Nikolaj Ehlers: Is the skaj the limit?


Photo via: USA Today

If it seems like Nikolaj Ehlers has been a top NHL prospect for years, there’s a reason.  He was drafted #9 overall back in 2014.  Dobber Prospects had him ranked #7 back in 2015, when Connor McDavid topped the list and Ehlers was ahead of the likes of Mitch Marner, David Pastrnak, Dylan Larkin, and Matt Barzal.

For an old prospect, Ehlers is still pretty young.  The Denmark native will just turn 23 in February.  2018-19 will be Ehlers’ fourth trip through the NHL regular season.  If he’s proved one thing so far, it had been his durability.  He missed 10 games in his rookie year after taking a puck to the eye, then played 82 games for two straight seasons. After playing the first 40 games this season, his streak broke.  He’s sidelined with what is thought to be a shoulder injury suffered at the beginning of a January 4 tilt at Pittsburgh and will be out more than a month.

Just starting his career, Ehlers already seems to have established a general profile to his game.  In 2018-19 he has 15 goals in 40 games, on pace for 30 over a full season.  That would fit right in with his 25 and 29 goals scored in the prior two years.    12 assists in the first 40 games this year is a drop from the 39 and 31 in the prior two years.  This is true especially for even strength assists, where after 32 and 25 in the last two years, he has only 7 in 40 games.

It doesn’t look like bad luck. Ehlers’s individual point percentage on the power-play is an unsustainable 85%.  At even strength it is 72.41%.  His shooting percentage is running a little hot – 14.7% against a career 11.9% perhaps helps to explain the slight bump in goal pace.  It doesn’t look like a drop in assists is his linemates’ fault.  He played with Bryan Little and Kyle Connor for October, then played from November to his injury beside Mark Scheifele and Blake Wheeler.  If anything, regression or lesser linemates could hurt Ehlers’s numbers.

Ehlers has already put up memorable performances in his short career.  He has four hat tricks over first four seasons. lists only 35 players in history with that many hat tricks over their first four seasons.  Two of his hat tricks came in the six weeks prior to his injury.  We know his opposition pays attention to him, even with stars skating on his line. His 16 penalties drawn this year (per Natural Stat Trick) ties him at 11th in the NHL for the season.  He’s created 7 rush attempts – tied for 17th in the NHL. While Ehlers starts in the offensive zone a bit more than the defensive zone, it is not by a wide margin.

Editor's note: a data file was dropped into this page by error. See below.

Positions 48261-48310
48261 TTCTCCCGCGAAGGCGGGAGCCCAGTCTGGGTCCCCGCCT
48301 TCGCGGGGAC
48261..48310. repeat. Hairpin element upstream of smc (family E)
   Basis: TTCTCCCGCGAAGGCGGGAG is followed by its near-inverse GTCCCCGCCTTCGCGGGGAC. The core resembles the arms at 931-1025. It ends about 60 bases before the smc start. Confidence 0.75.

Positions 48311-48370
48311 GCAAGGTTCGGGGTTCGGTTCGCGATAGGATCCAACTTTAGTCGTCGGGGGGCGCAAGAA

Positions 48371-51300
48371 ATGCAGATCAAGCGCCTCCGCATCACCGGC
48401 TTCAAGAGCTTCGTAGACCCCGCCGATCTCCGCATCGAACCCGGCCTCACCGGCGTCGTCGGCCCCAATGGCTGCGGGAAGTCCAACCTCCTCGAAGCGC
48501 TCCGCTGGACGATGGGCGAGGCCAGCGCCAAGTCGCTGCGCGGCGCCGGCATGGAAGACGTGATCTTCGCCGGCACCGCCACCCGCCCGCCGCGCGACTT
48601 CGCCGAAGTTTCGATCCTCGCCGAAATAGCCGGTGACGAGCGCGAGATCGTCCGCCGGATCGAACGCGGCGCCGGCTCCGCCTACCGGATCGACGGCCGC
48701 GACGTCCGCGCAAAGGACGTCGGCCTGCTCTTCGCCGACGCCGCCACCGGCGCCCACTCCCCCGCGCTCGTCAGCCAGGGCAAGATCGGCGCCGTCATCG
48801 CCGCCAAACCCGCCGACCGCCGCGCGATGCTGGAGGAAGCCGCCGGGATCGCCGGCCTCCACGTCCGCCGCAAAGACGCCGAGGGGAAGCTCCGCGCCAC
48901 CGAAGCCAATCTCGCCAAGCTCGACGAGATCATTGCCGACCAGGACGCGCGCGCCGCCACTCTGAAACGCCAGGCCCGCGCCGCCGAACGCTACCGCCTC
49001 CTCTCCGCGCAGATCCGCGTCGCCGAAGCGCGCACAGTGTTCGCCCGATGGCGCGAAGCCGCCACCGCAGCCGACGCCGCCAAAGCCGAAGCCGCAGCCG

The reputation is there in “real hockey,” but in Fantasy Hockey there are real flaws.  They sum up as: no peripherals.  Ehlers has a game that helps on the scoreboard but not in all the other categories we crave as fantasy players.  He puts up a middling 2.5 shots a game, and provides virtually no hits or blocked shots.  If you care about penalty minutes, Ehlers will be of no help.  The only ancillary category where you can expect some support is plus/minus, because he gets to play with a great Winnipeg Jets team.

What is Ehlers’ road to stardom in fantasy hockey?  60 point seasons are excellent, but in a scoring environment where over 40 skaters who have played at least 30 games (as of this writing) exceed a point per game this season, 60 points is not a star to carry you.  60 points with minimal peripherals is more like an 8th forward in a 12 team league.  One can hope Paul Maurice finds more ice-time for Ehlers: in the last two years, his playing time has been in the low 16 minute range despite skating with Winnipeg’s first line.  This is largely due to a lack of power play time. Ehlers is 9th among Winnipeg skaters in PPTOI with about a minute per game at the man advantage.  Then again, things are working very well in Winnipeg.  Their power play ranked 5th in the NHL last year in percentage of opportunities converted.  This year the Jets are second.  Why shake it up?

In dynasty hockey, Ehlers is young, shoots well, and has very talented linemates on a top team.  It is possible his skills could continue to mature and his role could expand.  Still, from where we are starting and the cap his lack of physical stats, a top-100 player outcome is more realistic than a top-50 player outcome.  Pay accordingly.



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